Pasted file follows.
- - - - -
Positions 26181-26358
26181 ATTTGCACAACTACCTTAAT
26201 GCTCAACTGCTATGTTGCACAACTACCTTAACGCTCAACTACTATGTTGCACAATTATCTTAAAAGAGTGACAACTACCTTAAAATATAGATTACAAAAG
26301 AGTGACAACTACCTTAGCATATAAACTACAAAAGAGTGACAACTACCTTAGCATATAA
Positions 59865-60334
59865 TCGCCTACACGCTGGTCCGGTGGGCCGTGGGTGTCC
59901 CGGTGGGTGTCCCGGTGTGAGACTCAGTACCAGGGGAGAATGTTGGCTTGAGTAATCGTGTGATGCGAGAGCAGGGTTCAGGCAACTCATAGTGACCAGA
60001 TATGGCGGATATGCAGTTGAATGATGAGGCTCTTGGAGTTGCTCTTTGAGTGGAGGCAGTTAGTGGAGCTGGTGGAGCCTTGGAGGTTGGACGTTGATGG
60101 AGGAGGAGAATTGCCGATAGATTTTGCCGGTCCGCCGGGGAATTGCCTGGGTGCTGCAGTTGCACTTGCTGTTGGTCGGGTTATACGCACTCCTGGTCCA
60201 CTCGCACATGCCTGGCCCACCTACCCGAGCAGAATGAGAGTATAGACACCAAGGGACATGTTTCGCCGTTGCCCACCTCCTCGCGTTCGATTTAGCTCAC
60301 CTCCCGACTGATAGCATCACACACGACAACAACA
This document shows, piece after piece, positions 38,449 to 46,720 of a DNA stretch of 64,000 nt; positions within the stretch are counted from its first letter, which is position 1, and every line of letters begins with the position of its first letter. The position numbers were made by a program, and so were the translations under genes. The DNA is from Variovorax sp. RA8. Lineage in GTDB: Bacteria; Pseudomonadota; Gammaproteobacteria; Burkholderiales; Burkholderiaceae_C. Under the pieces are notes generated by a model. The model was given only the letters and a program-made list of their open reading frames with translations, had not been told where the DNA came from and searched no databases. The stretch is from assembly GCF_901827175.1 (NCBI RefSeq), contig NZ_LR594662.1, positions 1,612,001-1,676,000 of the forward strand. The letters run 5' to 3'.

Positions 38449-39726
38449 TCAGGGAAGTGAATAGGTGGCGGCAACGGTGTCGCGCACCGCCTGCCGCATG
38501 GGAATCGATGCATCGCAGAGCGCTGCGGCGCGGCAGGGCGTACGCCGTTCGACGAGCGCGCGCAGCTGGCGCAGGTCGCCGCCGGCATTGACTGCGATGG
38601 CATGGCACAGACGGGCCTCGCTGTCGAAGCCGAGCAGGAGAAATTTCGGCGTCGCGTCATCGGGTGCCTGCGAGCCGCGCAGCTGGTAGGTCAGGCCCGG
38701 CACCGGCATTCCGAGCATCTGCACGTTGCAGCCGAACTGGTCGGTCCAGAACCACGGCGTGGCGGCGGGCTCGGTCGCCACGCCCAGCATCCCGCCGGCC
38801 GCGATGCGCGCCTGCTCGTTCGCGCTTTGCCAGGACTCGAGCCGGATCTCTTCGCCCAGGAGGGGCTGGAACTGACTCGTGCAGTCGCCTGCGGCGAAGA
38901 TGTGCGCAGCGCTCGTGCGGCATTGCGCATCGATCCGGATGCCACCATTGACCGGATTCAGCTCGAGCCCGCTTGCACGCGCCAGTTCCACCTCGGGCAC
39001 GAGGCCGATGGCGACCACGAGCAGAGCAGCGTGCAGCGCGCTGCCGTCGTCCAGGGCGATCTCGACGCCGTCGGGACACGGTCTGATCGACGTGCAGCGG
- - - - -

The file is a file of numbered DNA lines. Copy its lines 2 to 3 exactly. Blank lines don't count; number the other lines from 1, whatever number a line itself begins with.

26181 ATTTGCACAACTACCTTAAT
26201 GCTCAACTGCTATGTTGCACAACTACCTTAACGCTCAACTACTATGTTGCACAATTATCTTAAAAGAGTGACAACTACCTTAAAATATAGATTACAAAAG